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Press Release

Justice Department Settles Sexual Harassment Lawsuit Against Owners and Manager of Kansas Rental Properties

For Immediate Release
Office of Public Affairs

The Department of Justice announced today that Thong Cao and his wife, Mai Cao, will be obligated to pay $160,000 in damages and civil penalties to resolve a Fair Housing Act lawsuit alleging that Thong Cao sexually harassed numerous female tenants since at least 2009 at residential properties he owned or operated in Wichita, Kansas. Mai Cao is named as a defendant in this lawsuit because she owned or co-owned certain rental properties at which harassment took place.

Under the consent order in United States of America v. Thong Cao, et al., which was entered today by the U.S. District Court for the District of Kansas, defendants are required to pay a total of $160,000, which includes $155,000 in monetary damages to eleven former tenants who were harmed as a result of the sexual harassment, and a $5,000 civil penalty. The consent order also bars the defendants from participating in the rental or management of residential properties in the future. 

“Sexual harassment of women in their homes is indecent, destructive, and illegal,” said Assistant Attorney General Eric Dreiband for the Civil Rights Division. “The Fair Housing Act protects the right of women and their families to live in peace and security and without the fear that deviant people will intimidate and bully them for sexual favors. This department will continue tirelessly to pursue landlords and others who abuse their authority by preying upon vulnerable women.” 

“Access to fair housing is every person’s right,” said U.S. Attorney Stephen R. McAllister for the District of Kansas. “Landlords, property managers and their employees are legally prohibited from making sexual favors a condition of obtaining or maintaining a place to live.”

The department’s lawsuit, filed in 2017, arose from two complaints that former tenants filed with the U.S. Department of Housing and Urban Development (HUD).  The lawsuit alleged that Thong Cao sexually harassed multiple female residents at the rental properties from at least 2009 to 2014. According to the complaint, Thong Cao engaged in harassment that included, among other things, making unwelcome sexual advances and comments, engaging in unwanted sexual touching, and terminating the tenancies of women who refused to engage in sexual conduct with him.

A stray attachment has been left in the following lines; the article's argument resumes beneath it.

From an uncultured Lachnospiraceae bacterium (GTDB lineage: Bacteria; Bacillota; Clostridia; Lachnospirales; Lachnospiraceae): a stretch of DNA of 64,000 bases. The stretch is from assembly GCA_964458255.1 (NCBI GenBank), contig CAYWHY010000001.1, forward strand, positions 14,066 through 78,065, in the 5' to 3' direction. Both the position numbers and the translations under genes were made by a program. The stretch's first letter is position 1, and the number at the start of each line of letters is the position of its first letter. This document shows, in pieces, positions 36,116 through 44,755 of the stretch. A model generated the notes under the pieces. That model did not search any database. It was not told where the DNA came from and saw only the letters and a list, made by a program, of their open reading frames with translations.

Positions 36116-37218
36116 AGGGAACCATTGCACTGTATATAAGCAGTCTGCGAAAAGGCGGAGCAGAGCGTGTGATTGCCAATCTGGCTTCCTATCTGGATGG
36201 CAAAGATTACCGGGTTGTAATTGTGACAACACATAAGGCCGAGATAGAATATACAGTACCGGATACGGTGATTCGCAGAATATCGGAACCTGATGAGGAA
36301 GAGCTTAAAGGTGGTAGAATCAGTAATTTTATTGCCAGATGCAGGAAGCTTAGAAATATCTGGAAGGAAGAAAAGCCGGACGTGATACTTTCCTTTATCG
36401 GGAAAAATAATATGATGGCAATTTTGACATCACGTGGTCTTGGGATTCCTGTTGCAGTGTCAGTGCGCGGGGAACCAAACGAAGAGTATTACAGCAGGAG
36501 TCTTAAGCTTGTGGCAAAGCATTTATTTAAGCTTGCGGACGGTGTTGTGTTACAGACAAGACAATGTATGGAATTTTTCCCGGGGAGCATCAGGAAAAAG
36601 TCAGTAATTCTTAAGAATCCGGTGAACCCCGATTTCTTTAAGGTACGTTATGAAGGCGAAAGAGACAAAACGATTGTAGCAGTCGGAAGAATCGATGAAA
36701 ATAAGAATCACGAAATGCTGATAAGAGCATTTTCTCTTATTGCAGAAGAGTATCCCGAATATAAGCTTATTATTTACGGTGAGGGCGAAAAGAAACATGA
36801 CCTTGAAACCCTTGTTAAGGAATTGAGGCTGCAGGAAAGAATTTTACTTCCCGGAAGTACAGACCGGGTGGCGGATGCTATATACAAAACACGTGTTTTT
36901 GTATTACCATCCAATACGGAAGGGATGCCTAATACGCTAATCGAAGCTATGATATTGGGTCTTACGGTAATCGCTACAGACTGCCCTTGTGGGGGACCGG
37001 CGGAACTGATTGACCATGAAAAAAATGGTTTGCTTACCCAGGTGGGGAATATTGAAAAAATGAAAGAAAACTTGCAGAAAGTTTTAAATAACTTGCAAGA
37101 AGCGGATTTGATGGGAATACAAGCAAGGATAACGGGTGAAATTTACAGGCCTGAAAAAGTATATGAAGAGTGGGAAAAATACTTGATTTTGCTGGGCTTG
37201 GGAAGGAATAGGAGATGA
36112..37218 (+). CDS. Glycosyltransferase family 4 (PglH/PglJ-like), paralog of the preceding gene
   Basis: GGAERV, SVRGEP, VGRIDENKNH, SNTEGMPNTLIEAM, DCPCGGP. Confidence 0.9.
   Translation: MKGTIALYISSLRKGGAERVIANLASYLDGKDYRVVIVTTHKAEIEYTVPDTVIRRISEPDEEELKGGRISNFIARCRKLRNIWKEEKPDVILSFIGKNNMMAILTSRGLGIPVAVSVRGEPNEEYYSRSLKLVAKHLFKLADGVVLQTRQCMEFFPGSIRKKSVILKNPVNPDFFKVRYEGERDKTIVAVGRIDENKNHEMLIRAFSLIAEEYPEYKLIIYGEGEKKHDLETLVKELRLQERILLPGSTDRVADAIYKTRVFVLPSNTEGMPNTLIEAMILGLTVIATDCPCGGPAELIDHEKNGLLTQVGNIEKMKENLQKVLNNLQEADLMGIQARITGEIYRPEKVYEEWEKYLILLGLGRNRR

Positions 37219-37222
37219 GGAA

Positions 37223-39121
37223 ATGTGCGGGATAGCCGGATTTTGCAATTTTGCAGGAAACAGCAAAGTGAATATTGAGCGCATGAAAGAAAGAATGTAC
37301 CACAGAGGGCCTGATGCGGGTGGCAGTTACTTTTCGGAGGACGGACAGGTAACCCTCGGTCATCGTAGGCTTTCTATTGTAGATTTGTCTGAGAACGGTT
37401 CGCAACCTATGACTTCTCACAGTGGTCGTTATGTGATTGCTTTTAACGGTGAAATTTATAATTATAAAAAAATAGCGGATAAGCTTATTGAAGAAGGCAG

In October 2017, the Justice Department launched a new initiative to combat sexual harassment in housing. In April 2018, the Department of Justice announced the nationwide rollout, including three major components:  an outreach toolkit to leverage the department’s nationwide network of U.S. Attorney’s Offices, a public awareness campaign, including the launch of a national Public Service Announcement, and a new joint Task Force with HUD to combat sexual harassment in housing.

Since launching the initiative, the Department of Justice has filed 13 new lawsuits alleging a pattern or practice of sexual harassment in housing. The Justice Department has filed or settled 18 sexual harassment cases since January 2017, and has recovered over $2.7 million for victims of sexual harassment in housing.

The Justice Department’s Civil Rights Division enforces the Fair Housing Act, which prohibits discrimination in housing. More information about the Civil Rights Division and the laws it enforces is available at Individuals who believe that they may have been victims of sexual harassment or other types of housing discrimination can call the Housing Discrimination Tip Line at 1-800-896-7743, e-mail the Justice Department at, or contact HUD at 1-800-669-9777 or through its website at

The year 2020 marks the 150th anniversary of the Department of Justice.  Learn more about the history of our agency at

Updated July 6, 2022

Civil Rights
Fair Housing
Press Release Number: 20-58